Now that you have the GUID that applies to the device you want to install, you can add it to the list in the computer policy that specifies which devices can be installed by standard users.

  1. At the command prompt, type:

  2. In the navigation pane of the Group Policy Management Editor, navigate to Computer Configuration/Administrative Templates/System/Driver Installation.

  3. In the right-hand pane, double-click the policy Allow non-administrators to install devices for these device classes.

  4. In the policy dialog box, select Enabled, and then click Show.

  5. In the Show Contents dialog box, click Add.

  6. In the Add Item text box, right-click and select Paste to insert the GUID.

  7. Click OK three times to close the dialog boxes and return to the Policy Editor.

  8. Close the Group Policy Management Editor.

  9. At the x86 Free Build Environment command prompt with administrator permissions, apply the policy to your current session by typing:

    gpupdate /force
GPUpdate cannot display the User Account Control dialog box to request administrative credentials, so you must run it from a command prompt with administrator permissions.

Before you can install the device driver from the additional folder, you must first uninstall the current device driver and remove its driver package from the driver store.

You need to remove the previously installed packages only because this guide is demonstrating an additional way to install a driver package.

  1. In Device Manager, right click the Toaster Package Sample Toaster device entry, and then click Uninstall.

  2. In the Confirm Device Removal dialog box, select Delete the driver software for this device, and then click OK.

    Selecting the checkbox ensures that the copy of the device driver package that was staged in the driver store is deleted.

    The device disappears from the Device Manager window.

  3. Run the Enum.exe tool that simulates unplugging the Toaster device. At the command prompt with administrator permissions, type:

    Enum -u 1

    The device is unplugged, and the device driver removed from memory.

  4. If you did not check the Delete the driver software for this device checkbox when you uninstalled the device, you can do so now with the pnputil program. At the command prompt, type the command to remove the driver package from the driver store:

    pnputil.exe -d oem##.inf

    In this command, ## is the number you noted in an earlier procedure. If you do not remember the number, run pnputil -e, and then look for the Toaster device in the output list.

    The package is deleted from the driver store.

  5. Run the command pnputil.exe -e again to verify that the package is deleted.

Now that the driver package is in the folder, and the client computer is configured to search there for driver packages when new devices are plugged in, you can install the device.

The Enum command executed in the following procedure does not automatically display the User Account Control dialog when it attempts to use administrator permissions. This is by design, and requires that you explicitly run the program from a command prompt with administrator permissions. This is a requirement of the simulation software, not the device driver installation process.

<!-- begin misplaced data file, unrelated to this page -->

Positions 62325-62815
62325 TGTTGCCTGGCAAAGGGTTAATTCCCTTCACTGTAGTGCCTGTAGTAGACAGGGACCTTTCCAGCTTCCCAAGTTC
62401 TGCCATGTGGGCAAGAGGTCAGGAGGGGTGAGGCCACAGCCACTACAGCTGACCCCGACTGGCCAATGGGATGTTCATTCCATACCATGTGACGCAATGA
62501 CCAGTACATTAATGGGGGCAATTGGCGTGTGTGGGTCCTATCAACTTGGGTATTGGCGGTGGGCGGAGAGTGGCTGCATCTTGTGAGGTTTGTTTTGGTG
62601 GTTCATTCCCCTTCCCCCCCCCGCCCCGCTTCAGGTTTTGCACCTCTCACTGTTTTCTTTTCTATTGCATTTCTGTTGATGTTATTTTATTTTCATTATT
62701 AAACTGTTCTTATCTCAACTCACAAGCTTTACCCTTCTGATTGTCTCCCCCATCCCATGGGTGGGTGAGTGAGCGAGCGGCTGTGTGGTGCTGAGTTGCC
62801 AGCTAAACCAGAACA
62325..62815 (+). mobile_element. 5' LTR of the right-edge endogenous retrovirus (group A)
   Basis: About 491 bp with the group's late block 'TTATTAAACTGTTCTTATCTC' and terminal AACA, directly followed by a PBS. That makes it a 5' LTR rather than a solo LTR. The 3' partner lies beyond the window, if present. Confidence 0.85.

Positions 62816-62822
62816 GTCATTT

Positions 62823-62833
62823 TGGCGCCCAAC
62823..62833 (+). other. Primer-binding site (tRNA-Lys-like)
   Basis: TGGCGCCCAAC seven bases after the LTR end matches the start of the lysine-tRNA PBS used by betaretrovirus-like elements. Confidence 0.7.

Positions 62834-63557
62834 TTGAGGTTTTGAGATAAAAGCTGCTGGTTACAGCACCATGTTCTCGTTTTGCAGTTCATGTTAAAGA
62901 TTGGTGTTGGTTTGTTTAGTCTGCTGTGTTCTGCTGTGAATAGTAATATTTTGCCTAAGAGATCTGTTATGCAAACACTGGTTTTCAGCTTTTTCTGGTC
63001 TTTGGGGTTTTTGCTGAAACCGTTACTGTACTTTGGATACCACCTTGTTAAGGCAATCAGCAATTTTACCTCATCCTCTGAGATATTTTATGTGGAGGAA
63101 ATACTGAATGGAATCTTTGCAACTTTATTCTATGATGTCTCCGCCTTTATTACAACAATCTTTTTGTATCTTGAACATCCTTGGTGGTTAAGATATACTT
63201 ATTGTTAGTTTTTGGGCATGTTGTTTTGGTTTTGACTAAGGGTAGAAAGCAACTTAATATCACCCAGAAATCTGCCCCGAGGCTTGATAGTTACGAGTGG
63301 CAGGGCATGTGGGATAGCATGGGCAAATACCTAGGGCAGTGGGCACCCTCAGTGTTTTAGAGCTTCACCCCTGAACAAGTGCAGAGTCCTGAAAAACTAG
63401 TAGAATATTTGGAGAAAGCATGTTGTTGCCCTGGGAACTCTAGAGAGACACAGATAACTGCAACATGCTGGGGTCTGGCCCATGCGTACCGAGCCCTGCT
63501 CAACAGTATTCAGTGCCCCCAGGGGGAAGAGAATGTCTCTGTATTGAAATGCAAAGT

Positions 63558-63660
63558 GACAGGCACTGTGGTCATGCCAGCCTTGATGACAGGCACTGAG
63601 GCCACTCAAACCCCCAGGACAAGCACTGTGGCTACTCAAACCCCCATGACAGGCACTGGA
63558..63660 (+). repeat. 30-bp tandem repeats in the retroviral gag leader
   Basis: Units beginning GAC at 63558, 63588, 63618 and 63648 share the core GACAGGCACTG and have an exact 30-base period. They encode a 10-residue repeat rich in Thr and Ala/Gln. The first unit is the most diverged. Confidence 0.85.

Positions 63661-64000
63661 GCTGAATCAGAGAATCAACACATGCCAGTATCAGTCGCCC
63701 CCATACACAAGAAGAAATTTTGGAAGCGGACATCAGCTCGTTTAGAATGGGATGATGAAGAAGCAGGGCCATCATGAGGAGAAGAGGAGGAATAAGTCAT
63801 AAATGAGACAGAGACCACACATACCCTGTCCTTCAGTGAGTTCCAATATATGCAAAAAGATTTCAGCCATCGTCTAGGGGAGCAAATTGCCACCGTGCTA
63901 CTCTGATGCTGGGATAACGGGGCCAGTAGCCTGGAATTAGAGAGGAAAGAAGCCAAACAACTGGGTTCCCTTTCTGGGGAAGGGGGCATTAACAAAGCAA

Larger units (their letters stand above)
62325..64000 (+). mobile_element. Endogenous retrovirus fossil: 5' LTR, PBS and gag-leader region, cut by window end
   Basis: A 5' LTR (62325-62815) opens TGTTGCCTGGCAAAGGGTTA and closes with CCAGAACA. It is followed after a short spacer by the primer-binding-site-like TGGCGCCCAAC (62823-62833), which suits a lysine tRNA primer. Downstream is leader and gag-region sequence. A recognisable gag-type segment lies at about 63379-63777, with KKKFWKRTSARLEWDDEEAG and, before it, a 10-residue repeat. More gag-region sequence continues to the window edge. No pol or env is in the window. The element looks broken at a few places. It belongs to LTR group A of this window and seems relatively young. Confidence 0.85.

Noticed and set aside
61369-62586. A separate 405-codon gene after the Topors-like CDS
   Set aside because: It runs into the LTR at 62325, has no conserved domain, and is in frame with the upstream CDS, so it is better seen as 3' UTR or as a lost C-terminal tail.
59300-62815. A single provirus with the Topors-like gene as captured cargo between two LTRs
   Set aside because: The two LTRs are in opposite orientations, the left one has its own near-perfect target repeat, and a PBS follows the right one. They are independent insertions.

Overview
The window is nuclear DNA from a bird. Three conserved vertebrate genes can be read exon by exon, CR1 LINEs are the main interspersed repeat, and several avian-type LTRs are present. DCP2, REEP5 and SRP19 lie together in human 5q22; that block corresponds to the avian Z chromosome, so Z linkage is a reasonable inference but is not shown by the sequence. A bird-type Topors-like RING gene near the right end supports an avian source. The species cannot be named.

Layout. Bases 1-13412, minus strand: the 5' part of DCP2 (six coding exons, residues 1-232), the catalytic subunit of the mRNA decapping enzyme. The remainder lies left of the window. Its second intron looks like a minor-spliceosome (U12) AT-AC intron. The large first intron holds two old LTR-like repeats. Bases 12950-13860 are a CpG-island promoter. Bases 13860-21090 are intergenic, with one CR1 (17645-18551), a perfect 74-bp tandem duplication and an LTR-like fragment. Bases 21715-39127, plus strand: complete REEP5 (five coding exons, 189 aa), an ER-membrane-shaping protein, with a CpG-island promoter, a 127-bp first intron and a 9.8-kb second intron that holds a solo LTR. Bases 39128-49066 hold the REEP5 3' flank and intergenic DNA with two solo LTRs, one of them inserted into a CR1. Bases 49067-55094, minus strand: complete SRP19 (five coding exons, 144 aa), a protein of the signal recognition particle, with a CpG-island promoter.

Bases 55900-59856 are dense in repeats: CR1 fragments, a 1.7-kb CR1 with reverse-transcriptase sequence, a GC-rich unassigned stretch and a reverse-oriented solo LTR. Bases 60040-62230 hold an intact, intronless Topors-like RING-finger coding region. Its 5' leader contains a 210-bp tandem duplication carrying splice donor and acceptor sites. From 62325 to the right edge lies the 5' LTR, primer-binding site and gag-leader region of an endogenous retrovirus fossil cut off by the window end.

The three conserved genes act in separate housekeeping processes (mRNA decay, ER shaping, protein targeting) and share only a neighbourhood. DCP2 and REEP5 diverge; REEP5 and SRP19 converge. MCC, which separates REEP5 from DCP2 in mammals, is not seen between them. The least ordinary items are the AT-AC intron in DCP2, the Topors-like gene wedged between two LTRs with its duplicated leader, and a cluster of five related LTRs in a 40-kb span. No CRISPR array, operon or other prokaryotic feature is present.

1. Log off, and then log on as DMI-Client1\TestUser.

  2. Open a command prompt with administrator rights. Click Start, All Programs, and Accessories. Right-click Command Prompt, and then click Run as administrator.

  3. On the User Account Control page, you are asked to specify an administrator account and its password. Select TestAdmin, enter its password, and then click Yes.

    The command prompt opens.

  4. Start Device Manager so you can view the installed device. At the command prompt with administrator permissions, type the following command:

    mmc devmgmt.msc
  5. Rearrange the program windows so you can use the command prompt while still seeing the contents of Device Manager.

  6. Change to the c:\toaster folder. At the command prompt, type the following command:

    cd \toaster
  7. Run the Enum.exe tool that simulates plugging in a Toaster device. At the command prompt, type:

    Enum -p 1

    Windows will start the installation process. A new node appears in Device Manager in the Other devices section.

  8. On computers running Windows Vista only, the Found New Hardware dialog box appears. Click Locate and install driver software (recommended). This dialog box does not appear on computers running Windows 7.

  9. Because the driver package cannot be found in the driver store, Windows searches the folders identified in the DevicePath registry entry, and finds the driver package in the folder.

  10. It might take a few moments to complete the staging of the driver package, and the subsequent installation. If you click the device installation icon, a message appears indicating that drivers are installing, followed by a message that states: Toaster Package Sample Toaster installed.

    Because the computer policy allows a standard user to place the driver package for this class in the driver store (on computers running Windows Vista), and because the package is properly signed by a trusted publisher, the installation of the driver package completes with no further user interruptions. The Unknown Device entry is replaced by the Toaster entry.